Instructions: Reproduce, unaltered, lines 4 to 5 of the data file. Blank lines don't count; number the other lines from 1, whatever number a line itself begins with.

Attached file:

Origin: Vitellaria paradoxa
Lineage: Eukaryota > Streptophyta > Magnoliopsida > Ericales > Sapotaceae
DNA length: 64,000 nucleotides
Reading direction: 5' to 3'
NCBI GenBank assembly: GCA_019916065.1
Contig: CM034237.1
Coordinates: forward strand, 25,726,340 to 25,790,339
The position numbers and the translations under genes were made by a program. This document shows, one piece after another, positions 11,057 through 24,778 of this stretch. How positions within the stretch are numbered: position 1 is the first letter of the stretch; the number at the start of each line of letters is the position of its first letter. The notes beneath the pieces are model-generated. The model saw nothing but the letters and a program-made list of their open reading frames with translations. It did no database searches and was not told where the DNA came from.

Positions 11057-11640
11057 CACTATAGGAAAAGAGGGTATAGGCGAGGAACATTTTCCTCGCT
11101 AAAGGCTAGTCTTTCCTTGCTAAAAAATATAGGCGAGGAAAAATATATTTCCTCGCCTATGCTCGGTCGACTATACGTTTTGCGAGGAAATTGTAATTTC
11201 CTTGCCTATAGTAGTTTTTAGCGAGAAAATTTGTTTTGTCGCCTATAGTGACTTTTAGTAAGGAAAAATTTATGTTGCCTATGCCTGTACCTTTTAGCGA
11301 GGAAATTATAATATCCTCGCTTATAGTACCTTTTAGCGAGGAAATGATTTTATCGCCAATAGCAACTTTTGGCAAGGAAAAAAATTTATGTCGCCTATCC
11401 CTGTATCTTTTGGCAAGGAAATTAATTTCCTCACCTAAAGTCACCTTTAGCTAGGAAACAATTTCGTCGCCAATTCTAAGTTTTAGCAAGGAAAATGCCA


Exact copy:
Reading direction: 5' to 3'
NCBI GenBank assembly: GCA_019916065.1